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August t

It's 2001 - Bobby just stepped out of the shower!

Must be pretty galling for W, huh. He is finally declared the winner only to discover the family silver has been switched for tin. (I note in a some tiny footnote that they recounting of all the chads has finished and Gore really did win.) Bet Gore is kinda mixed up about this now. He so wanted to be president, but right now old W has got the ball and the whole word is running the other way.

There is something very familiar about this. The economy in a tailspin, everyone over-extended on loans to buy shares that have now halved in value. Naturally they are going to have to pay it back and that means stopping spending, something that might be very hard for some people to do. Hard landing, soft landing? It’s all hard if you don’t have the cash, or the job any longer. Feels just like the last time a Bush was president doesn’t it. The Clinton years will vanish from memory so fast it will be like ‘Bobby in the Shower’, they just won’t have ever happened and the Bush recession has just rolled on from 1990. God we even have Dick Cheney and the old boys in the rocking chairs on the stoop.

A friend of a friend was touting his company shares in November. ‘Buy now, they’ll double when our results come out in January’, he said. Well I investigated, the shares were about $48 bucks each on Nasdaq. Last week they were $24. If I had rushed in, I’d would have halved my savings. Sure they are going back up a little now, but it was sobering. Never stray from the righteous path. I have never bought shares and I have watched some of my friends make a lot of money from investing. Right now, they are all worried about their jobs, their mortgages at five times their incomes, the huge debts they have and the Z3 payments, never mind their credit cards. It’s kind of hard to feel sorry for them though.

Armed with the knowledge that I could have lost a lot of money, I went out this week and bought a real investment. A car. (If you want to see spectacular depreciation, a car is a perfect way to lose money. If you must know, it’s a SEAT Toledo and some poor sucker paid $21,000 for this car, new, just over a year ago. I get a pretty good car albeit with 20,000 miles on the clock for $13,500, still with manufacturers warranty for sixteen months. I like it’s pedigree too. Designed in Germany by VW on a VW Bora platform, built in Belgium with a Spanish label. That’s Euro-economics. I could have shares and a nervous breakdown or a fast little Spanish car in sleek metallic black. I guess it comes down to this. If my money is going to depreciate , I want to at least sit in it and enjoy it as it disappears.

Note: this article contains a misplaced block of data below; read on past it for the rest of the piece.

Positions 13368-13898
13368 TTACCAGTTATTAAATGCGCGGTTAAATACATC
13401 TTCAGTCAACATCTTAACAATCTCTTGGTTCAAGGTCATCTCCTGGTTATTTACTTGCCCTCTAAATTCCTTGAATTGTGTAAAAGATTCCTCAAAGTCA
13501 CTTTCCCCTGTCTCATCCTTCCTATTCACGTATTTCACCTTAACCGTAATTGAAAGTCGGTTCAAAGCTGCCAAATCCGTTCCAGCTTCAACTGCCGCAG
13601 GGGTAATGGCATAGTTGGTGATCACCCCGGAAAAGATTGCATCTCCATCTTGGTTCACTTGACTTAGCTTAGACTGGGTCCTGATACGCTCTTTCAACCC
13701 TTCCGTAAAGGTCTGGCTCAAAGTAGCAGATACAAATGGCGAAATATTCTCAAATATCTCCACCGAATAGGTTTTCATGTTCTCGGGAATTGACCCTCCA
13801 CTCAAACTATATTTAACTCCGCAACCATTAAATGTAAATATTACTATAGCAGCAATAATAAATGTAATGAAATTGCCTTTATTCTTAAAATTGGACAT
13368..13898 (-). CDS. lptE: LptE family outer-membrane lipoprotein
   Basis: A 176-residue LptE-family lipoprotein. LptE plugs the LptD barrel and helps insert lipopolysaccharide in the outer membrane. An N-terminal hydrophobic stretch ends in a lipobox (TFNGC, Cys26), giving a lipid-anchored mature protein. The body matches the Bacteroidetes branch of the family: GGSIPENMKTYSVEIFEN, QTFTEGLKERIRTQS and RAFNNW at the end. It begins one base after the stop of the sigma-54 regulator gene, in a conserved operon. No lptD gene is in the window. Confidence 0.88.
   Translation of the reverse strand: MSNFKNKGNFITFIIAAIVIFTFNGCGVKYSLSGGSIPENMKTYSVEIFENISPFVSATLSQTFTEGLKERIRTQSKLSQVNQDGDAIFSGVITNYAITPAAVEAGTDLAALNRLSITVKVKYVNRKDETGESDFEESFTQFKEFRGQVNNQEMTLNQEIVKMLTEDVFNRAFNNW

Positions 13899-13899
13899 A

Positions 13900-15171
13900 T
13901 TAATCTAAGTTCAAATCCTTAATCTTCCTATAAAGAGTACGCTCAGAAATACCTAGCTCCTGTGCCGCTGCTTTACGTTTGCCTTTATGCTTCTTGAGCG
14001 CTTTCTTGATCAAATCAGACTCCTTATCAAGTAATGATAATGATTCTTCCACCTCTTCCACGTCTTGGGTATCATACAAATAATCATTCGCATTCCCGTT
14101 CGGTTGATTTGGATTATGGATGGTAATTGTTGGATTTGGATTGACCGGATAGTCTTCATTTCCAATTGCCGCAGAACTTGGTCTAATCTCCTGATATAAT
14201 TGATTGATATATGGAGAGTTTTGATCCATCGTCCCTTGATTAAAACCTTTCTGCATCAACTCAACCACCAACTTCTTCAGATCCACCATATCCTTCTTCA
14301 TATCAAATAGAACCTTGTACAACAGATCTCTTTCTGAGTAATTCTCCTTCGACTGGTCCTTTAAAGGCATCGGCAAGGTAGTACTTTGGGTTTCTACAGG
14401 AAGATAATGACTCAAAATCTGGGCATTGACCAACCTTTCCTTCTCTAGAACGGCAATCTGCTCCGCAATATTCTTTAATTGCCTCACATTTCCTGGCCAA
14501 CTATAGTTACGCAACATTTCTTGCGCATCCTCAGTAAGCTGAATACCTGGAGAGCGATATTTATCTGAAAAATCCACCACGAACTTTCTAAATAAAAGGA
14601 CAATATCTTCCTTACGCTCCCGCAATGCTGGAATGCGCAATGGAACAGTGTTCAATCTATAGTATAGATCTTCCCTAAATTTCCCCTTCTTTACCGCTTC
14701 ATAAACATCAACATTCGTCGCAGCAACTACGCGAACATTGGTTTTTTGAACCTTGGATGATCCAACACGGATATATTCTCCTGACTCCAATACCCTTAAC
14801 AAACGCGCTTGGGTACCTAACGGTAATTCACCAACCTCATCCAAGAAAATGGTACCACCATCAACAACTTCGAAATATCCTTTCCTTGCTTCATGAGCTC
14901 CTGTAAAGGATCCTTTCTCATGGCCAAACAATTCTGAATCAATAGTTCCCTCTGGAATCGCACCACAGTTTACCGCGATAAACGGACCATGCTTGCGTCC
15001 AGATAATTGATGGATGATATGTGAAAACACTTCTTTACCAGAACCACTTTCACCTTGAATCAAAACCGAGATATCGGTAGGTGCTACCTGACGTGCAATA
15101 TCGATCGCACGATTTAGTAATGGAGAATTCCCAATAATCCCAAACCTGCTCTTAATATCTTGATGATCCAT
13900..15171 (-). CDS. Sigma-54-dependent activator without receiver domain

2001 is already throwing up surprises. W’s shock at the state of the US economy, the weather, and that feeling of restlessness you get when you know you aren’t in the right job. It’s kind of funny. I just got off the phone with my ex. Everyone, and I mean everyone she graduated with in1998 has packed in their web jobs and or other media jobs and they are all taking a year out to travel the world. The ex is desperate to follow them, but isn’t sure how to pay for it. A quick survey of my own contemporaries reveals that if they didn’t have kids, husbands, wives, mortgages, jobs, they’d also go on the trail of self discovery. Just last night I was talking to our Cornish travel correspondent, the most travelled woman I know and she is desperate to go somewhere again and she’s only been in the UK two whole weeks since France and Vancouver in December.

So why do we set traps for overselves? I just set myself one, a new car. These things keep us in one place, prevent us from snap decisions like chucking in our jobs and going to Vietnam. Why is our Kiwi correspondent, Helen, out there ‘alone’ exploring New Zealand. Because she can, I suppose.

We can only read of her exploits with envy.
So by way of a survey, ask your friends, your partners, right now. Would you pack it all in and go travelling for year and hang the consequences? No matter if you are 22 or 42, just leave it all behind, hand the keys to the flat back, sell the car for what you can get and go?
What happens to those who go? What happens to the thousands who go and just can’t face coming back. How do they live? Is it really better? Or is a life without money, prospects, health-care but good weather a better lifestyle that the grubby street in the UK, Or the daily commute? Or teaching? Or selling derivatives? When you run out of cash, is teaching English to Japanese businessmen really better than working in PR or behind a keyboard at Ceefax? You tell us. We’d like to know.
Better yet write for us when you go.
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Sam North
Managing Editor

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